If you watched any of the videos in this playlist or, better yet, have watched the full movies, you already know how amazingly bad the Sharknado franchise is at being good. Flying self-aware sharks, chainsaws hidden everywhere, more cameos than a VH1 “I Love the ‘90s” special,” and even more shark puns than you can fling a fin at.
So if it’s so bad, why is it so popular? Other than the above reasons, it’s popular because it doesn’t take itself seriously. Starting back in 2013, the first Sharknado premiered on Syfy, as Fin Shepard (Ian Ziering) and bartender Nova (Cassie Scerbo) fought through a tsunami in Los Angeles to save Shepard’s ex-wife April (Tara Reid) and daughter from an immense shark-filled tornado. In the end, after the destruction of Los Angeles and many people saved by the hand of Shepard, the only way to stop the tornado was by sending bombs into the center.
The original Sharknado premiered as just another Syfy channel made-for-TV B-monster movie in honor of Shark Week. There had been plenty of shark-related Syfy movies already, but this one seemed serious at first. It was almost like the channel anticipated this film to be a bit hit and put a lot of money into the production, special effects, and stars. The problem was, it is a movie about a tornado made of sharks! Instead of being a serious big hit, it was the laughing stock of twitter that very night. So what did Syfy do in response? The very next year for Shark Week it premiered Sharknado 2: the Second One.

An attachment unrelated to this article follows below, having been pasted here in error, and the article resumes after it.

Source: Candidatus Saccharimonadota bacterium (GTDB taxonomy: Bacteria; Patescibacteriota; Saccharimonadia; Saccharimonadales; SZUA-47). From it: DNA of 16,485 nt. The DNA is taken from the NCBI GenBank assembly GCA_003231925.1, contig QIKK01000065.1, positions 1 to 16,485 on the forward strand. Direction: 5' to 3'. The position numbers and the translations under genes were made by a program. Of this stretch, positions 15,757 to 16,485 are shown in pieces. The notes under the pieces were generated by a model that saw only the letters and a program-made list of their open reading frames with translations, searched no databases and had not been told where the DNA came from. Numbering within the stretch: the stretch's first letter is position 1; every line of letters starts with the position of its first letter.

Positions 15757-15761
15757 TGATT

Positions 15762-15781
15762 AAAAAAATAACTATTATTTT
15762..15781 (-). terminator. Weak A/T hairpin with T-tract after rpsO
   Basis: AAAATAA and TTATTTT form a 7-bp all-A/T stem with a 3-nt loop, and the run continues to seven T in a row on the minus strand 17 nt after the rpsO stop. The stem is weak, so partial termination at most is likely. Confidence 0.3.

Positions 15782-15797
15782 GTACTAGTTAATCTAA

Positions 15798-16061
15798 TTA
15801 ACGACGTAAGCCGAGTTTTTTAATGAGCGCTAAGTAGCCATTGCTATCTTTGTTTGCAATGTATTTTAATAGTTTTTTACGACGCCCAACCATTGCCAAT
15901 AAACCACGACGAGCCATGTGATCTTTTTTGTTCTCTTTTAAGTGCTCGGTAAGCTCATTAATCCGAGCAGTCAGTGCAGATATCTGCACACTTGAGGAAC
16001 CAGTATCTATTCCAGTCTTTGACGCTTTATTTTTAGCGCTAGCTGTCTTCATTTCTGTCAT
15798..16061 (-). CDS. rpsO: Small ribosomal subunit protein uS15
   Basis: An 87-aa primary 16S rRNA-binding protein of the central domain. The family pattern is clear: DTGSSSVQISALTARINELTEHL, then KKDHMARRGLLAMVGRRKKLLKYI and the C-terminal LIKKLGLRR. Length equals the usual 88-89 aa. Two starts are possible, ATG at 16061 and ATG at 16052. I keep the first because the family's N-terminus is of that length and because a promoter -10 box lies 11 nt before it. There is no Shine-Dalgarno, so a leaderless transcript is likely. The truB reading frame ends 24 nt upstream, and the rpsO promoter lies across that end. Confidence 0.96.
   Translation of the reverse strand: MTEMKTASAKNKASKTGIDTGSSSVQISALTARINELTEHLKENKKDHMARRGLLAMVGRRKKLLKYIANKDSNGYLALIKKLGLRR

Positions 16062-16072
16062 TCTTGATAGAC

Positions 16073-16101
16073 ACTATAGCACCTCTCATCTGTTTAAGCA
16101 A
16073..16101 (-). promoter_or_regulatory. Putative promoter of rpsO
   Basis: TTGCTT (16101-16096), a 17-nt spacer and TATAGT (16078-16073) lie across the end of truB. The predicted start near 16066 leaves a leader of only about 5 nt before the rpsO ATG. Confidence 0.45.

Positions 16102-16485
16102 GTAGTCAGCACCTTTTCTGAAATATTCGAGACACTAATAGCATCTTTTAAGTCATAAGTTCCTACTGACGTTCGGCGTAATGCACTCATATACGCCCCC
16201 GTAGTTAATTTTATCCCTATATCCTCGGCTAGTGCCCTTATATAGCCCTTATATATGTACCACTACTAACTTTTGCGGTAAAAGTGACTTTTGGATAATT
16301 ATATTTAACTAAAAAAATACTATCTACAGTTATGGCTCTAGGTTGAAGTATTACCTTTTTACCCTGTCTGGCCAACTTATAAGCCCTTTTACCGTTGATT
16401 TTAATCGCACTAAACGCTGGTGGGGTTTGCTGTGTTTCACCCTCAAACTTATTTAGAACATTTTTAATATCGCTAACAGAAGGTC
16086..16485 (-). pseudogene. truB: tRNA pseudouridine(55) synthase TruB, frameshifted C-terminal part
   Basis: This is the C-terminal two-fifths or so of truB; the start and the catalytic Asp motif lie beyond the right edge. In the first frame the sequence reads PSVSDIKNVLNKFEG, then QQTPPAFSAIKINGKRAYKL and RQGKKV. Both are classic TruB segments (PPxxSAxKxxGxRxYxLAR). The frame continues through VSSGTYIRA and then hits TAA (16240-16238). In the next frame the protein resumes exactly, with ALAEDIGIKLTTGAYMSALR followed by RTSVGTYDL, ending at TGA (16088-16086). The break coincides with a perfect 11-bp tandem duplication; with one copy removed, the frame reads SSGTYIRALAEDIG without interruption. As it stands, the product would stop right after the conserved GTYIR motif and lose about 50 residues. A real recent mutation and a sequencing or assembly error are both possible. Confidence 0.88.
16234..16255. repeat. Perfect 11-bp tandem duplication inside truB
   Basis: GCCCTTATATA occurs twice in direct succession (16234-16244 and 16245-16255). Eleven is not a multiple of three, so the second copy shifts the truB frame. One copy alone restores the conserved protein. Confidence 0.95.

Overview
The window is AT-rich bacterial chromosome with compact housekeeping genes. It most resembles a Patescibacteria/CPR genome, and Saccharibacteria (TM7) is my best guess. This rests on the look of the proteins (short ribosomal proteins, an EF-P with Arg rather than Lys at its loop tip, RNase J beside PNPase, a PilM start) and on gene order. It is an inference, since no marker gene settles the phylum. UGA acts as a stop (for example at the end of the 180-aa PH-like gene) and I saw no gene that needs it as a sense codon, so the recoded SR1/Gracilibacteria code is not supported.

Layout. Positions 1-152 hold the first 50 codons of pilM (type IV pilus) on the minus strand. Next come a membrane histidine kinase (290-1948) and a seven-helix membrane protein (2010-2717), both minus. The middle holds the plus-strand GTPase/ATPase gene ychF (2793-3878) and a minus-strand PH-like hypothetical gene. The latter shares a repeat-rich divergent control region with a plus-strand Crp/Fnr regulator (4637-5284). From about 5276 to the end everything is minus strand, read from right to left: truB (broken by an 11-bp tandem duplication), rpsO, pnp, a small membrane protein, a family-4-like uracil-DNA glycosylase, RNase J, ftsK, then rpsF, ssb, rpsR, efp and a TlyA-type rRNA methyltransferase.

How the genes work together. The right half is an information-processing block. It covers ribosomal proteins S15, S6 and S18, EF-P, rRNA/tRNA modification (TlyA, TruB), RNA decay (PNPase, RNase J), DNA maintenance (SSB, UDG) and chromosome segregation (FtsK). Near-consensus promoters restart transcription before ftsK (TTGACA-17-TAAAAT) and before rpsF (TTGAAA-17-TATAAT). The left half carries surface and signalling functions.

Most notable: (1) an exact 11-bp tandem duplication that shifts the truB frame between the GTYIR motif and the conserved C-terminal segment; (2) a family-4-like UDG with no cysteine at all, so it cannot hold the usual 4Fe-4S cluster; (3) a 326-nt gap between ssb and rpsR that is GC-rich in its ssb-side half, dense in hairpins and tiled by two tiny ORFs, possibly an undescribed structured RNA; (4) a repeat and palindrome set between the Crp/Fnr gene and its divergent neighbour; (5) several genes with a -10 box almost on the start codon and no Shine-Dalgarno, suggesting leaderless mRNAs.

Since the world laughed at the first movie, which was serious, the producers decided there was no reason to take the rest of this series seriously. Multiple celebrities stepped in for cameos with the hope of being eaten by a shark. This time, as the title says, there are two sharknados converging in New York, with special effects even worse than before. The film no longer could be considered a Syfy Saturday night monster movie. It was both much better and so much worse than those films, which didn’t continue to create sequels.
After many sequels, character deaths/rebirths, time jumps, and many newscaster deaths by shark, Syfy premiered Sharknado 5: Global Swarming this year. As the name suggests, this time the sharknado went global, sending Fin and his cyborg wife April around the world searching for their son who has been sucked up into the storm. From England to Australia, to Japan (featuring a Godzilla sharknado), and Bulgaria, the storm has become a transporter beam. Expenses were paid for this movie, but not for special effects, rather for the best pop culture and pun writers available. Shark additions were so bad this time around that actors were filmed with no expectation of attack footage, clearly dropping sharks in convenient locations where they miss characters.
Needless to say, there will most certainly be a sixth film next year, after this year’s cliffhanger ending reminiscent of Back to the Future. Despite the channel’s recent rebranding, there is no doubt that this once-a-year event brings in more viewers than most regular movie showings between live and on-demand numbers. The question, however, is that after surviving four sharknados, when will Al Roker meet his end?